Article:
One morning in Munich, on September 19th, 1931, Adolf Hitler’s 23 year old girlfriend, Geli Raubal, was found dead in her room, the windows and door locked, her key on the inside. On a couch beside her lay Hitler’s small caliber pistol. Hitler had left Munich the day before and had been seen that same afternoon in Nuremberg by many witnesses. Munich officials quickly ruled that Geli’s death was due to suicide, and that’s where it has remained for 85 years.
My historical novel, In the Mouth of the Lion, now reveals exactly how Geli was murdered and, more important, by whom and why. The ultimate reason for the Holocaust is also disclosed. For more information, please visit the book’s website: bit.ly/2cgVFCNjga2m
(The book website header is a bit tall. When it opens, please scroll down to reach the content.)
[Geli’s room was one of the 3rd floor (American reckoning) rooms that jut out from the building, most likely the one on the right, based on a floor plan I’ve seen. After her death, Hitler ordered the room kept locked, more or less as Geli left it. It wasn’t reopened until the Americans arrived in 1945.] See http://forum.axishistory.com/viewtopic.php?f=44&t=160867&start=45
A quote from a recent review for “In the Mouth of the Lion”:
“…There is more fact than fiction in this novel…difficult to stop reading once you start…”
The ebook version of In the Mouth of the Lion has been released at a price about half of the already modestly-priced print version. Some comments by other authors:
“Be prepared for a wild ride! J Guenther’s delightful new novel, IN THE MOUTH OF THE LION, explores the intriguing idea that Adolf Hitler Continue reading
Posted in books, In the Mouth of the Lion, marketing, quotation
Tagged books, detective, espionage, fiction, Germany, Hitler, Jung, murder mystery, Nazism, novel, OSS, psychiatry, psychology, thriller, Valkyrie, WWII
I woke this morning going ’round and ’round in my mind with a haiku:
Haiku Upon A Haiku Enigma
Why good ones have oft
Just seventeen syllables
But bad ones, always.
Which is a roundabout way of saying Continue reading
The official publication date for In the Mouth of the Lion was April 9, 2016. I’ve ordered 8 copies, then repeated the order about 10 days later, putting 16 copies in the pipeline. I notice a shift toward orange in the cover, despite having not made a change in the cover color. I’m hoping the next batch will be back to the original red. My next push will be to get some Amazon reviews.
C G Jung
The morning after uploading my cover and text files for In the Mouth of the Lion to CreateSpace, I got a notice that the input files met CS specs. I put in an order for four proof copies. A little after noon, I was told the copies had shipped. ETA, Tuesday. I’m busy making bookmark graphics and so on. I’m hoping to get several reviewers and another blurb or two. Here’s the first blurb:
“J Guenther’s thought-provoking WW2 novel, In the Mouth of the Lion, involves the reader in a suspenseful ‘could happen? / did happen?’ action packed story.’ –David A. Kenney, WW2 OSS Veteran
Tentative publication date: April, 2016.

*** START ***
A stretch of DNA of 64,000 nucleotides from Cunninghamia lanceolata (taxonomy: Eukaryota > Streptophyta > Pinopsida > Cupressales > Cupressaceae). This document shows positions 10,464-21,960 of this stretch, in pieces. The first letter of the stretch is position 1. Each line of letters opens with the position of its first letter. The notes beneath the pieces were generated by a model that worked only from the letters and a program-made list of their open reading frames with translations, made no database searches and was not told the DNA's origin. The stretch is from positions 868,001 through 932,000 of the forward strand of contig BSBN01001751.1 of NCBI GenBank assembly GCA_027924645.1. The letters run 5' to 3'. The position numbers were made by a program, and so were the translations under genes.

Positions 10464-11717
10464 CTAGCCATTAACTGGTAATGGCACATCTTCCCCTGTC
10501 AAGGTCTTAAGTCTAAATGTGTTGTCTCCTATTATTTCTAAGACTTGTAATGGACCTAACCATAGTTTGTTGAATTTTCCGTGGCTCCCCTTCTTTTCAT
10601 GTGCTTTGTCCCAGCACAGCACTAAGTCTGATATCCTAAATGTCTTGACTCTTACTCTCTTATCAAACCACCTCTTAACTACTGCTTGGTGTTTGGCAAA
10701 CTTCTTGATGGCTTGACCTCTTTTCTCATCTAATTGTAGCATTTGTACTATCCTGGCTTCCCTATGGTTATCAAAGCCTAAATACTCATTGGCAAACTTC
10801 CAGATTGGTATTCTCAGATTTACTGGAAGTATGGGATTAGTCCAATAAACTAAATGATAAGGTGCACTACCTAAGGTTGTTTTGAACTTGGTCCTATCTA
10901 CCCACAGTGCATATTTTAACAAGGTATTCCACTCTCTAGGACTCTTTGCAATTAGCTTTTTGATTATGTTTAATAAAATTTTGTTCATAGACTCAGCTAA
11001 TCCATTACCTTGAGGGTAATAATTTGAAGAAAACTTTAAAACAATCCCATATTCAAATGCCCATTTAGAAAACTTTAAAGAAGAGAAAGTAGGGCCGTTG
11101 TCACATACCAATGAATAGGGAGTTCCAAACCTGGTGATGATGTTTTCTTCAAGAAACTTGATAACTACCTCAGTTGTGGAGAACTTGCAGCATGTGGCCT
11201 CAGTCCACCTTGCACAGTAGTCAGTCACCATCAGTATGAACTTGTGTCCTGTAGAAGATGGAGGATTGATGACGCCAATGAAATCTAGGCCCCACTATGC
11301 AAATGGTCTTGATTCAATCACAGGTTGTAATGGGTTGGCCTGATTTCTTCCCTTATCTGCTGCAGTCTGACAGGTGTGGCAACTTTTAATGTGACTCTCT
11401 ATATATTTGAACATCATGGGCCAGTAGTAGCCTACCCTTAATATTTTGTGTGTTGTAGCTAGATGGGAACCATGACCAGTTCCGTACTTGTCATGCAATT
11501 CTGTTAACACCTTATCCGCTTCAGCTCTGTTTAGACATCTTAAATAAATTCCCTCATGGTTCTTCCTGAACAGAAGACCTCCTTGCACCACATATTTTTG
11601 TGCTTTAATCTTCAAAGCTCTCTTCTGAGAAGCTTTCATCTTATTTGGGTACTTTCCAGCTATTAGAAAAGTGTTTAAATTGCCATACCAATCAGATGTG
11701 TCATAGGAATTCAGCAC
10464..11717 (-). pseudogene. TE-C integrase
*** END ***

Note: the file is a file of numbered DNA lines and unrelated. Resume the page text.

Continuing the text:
Tonight, during and after dinner, I uploaded the PDF file for In the Mouth of the Lion to CreateSpace, along with the front cover, and four blurbs for the back cover. I used CS’s “Cover Creator,” choosing a cover layout that let me apply my own front cover JPG and use the Cover Creator to do the spine and back. Mouth of the Lion has a long history:
August, 2011: One act play, 50 pages, 9,000 words
May, 2014, Screenplay: 120 pages, 20,000 words
March, 2016, Novel: 160 pages, 60,000 words
The project kicked off from a “WOTIF.” What if a psychiatrist realizes from information revealed by a client that the latter has murdered someone . . . and is carrying a pistol. A relatively simple concept, but it gathered momentum as I researched a particular murder case from 1931, 75 years ago this year. It’s still on the books of the local police as a suicide. There is a distinct possibility that this murder had repercussions that affected many others.
Next step: sit here and wait for word from CreateSpace that my file hasn’t choked their magic book plopper-outer.
Yeah, Doc, how come you charge me for an hour, but our sessions are only fifty minutes?
Heroes are a bit boring if they’re perfect. Not everybody has picked up on this, though. In fact, as we speak, there are new writers e-scribbling about “handsome Pewsey P. Prattwarble” and his beauteous light of love, Patrice von Ditzenberg, his flawless Facel Vega (that’s a car, for those of you under forty), and the delicious meals his mother cooks for him twice per chapter. Zzzzzzzz. [“Delicious” is one of the 10 early warning signs that a story is going to be boring. The other nine Continue reading
Avoid cliches like the plague? Check.
The following punchlist was originally intended for use in the Vision & Revision Workshop when rewriting novels. There’s nothing quite as embarrassing as opening a copy of your book fresh from the printer and finding that something vital has been left out or neglected. But the list also has applications for scripts and other writing. Notice that there are seven different Continue reading